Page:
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To see a recap of the North River fireworks, click here, and for Queens/Bronx/East River fireworks foto’d by Mitch, click here. In that foto, you can see three barges, each accompanied by a tug. Anyone know which ones? I mostly heard fireworks in what sounded like a north woods war, which must have chased all the fish into the deepest holes in the lakes.
circumnavigated this nameless
and peerless 1948 Chris Craft, which seemed to serve as waterside chase
crew for this hot air balloon, one of a half dozen launching from Poughkeepsie.
Later we headed to Portsmouth, where we talked to Bob Hassold (facing camera). Interested in his 1966 tug (ex-Matinicus)? It’s for sale. See this article. Bob runs a tugboat paraphernalia shop on the Portsmouth waterfront, where I found Thomas R. Flagg’s book New York Harbor Railroads in Color (a treasure for anyone interested in a “pre-truck intensive” when short-sea-shipping and cross-harbor shipping was the rule!) for less than Amazon’s price. If you don’t know this book and are interested in the sixth boro, this IS a “must-read” book. Tug Alley . . . it’s the most intense tug-oriented shop in the East . . . if not in the world–and I was not asked or paid to say that.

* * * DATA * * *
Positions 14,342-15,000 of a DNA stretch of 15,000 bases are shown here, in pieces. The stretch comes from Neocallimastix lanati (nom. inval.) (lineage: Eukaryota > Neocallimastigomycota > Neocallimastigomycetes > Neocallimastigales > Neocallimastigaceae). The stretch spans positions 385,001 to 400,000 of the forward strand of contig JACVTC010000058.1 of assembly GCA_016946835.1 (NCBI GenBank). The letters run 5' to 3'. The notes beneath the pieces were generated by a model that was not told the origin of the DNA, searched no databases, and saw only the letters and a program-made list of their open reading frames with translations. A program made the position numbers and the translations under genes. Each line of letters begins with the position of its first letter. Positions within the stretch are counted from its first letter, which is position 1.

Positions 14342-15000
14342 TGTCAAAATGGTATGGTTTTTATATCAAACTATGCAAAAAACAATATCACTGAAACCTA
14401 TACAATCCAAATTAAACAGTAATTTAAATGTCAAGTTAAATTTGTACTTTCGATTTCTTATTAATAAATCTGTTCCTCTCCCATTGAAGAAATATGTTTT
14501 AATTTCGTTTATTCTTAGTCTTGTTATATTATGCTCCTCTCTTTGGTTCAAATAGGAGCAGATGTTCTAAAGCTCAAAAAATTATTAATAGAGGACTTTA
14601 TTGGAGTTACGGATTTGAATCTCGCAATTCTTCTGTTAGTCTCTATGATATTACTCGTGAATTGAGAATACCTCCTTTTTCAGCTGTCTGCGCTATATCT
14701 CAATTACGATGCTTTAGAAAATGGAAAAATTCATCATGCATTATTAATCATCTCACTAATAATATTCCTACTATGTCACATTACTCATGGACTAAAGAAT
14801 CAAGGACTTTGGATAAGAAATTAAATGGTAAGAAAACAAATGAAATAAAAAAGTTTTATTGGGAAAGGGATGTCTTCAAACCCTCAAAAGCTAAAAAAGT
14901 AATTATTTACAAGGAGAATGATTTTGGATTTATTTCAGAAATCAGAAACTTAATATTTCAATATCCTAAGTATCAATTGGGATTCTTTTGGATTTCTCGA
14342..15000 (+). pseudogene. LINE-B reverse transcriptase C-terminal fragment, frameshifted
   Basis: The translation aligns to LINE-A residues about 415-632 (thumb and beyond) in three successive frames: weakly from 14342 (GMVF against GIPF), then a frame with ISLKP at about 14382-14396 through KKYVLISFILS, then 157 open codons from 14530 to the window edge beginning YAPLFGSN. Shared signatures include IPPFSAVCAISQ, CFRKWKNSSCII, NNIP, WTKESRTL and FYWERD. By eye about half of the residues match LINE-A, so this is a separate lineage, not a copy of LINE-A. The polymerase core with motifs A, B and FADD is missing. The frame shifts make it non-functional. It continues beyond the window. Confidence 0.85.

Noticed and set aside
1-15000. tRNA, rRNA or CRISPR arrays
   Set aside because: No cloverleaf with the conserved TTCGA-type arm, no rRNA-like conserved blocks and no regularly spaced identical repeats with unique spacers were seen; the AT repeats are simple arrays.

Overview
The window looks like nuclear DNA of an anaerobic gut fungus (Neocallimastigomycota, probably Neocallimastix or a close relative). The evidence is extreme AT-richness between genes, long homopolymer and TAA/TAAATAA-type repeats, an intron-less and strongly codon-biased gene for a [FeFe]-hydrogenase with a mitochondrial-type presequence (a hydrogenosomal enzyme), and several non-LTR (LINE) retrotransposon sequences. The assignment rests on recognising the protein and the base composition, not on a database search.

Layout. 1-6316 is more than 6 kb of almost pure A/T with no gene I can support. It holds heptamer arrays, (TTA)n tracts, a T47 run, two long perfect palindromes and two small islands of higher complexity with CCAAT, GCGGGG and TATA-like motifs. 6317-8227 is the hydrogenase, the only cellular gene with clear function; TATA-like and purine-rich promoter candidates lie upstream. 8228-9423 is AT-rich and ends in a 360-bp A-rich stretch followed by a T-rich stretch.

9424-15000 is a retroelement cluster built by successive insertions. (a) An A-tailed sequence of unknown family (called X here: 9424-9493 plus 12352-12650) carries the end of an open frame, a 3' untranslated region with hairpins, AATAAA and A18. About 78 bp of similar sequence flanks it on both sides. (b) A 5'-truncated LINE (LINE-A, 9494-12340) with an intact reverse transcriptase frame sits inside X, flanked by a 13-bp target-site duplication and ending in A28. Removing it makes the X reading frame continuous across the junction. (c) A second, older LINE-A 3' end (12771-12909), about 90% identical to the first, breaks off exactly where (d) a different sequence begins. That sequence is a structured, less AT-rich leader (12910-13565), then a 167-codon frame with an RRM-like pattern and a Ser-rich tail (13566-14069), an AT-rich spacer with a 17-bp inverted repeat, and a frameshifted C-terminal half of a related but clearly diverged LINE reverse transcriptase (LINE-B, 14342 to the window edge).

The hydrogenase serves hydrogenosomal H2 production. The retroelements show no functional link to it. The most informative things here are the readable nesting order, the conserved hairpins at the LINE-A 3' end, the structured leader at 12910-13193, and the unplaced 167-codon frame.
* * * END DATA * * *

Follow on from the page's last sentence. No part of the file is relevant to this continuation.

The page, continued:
I love Portsmouth, up north in general . . . . with its lights,
blue produce and brews,
planters painted in red-white-blue,
(actually these are Hudson River bottom feeders), and
the water. Enjoy this gratuitous, top-feeder tugster-relaxing foto.
All fotos by Will Van Dorp, who continues gallivanting (from Puget Sound) soon.
And happy 234th . . . read the sentiments here.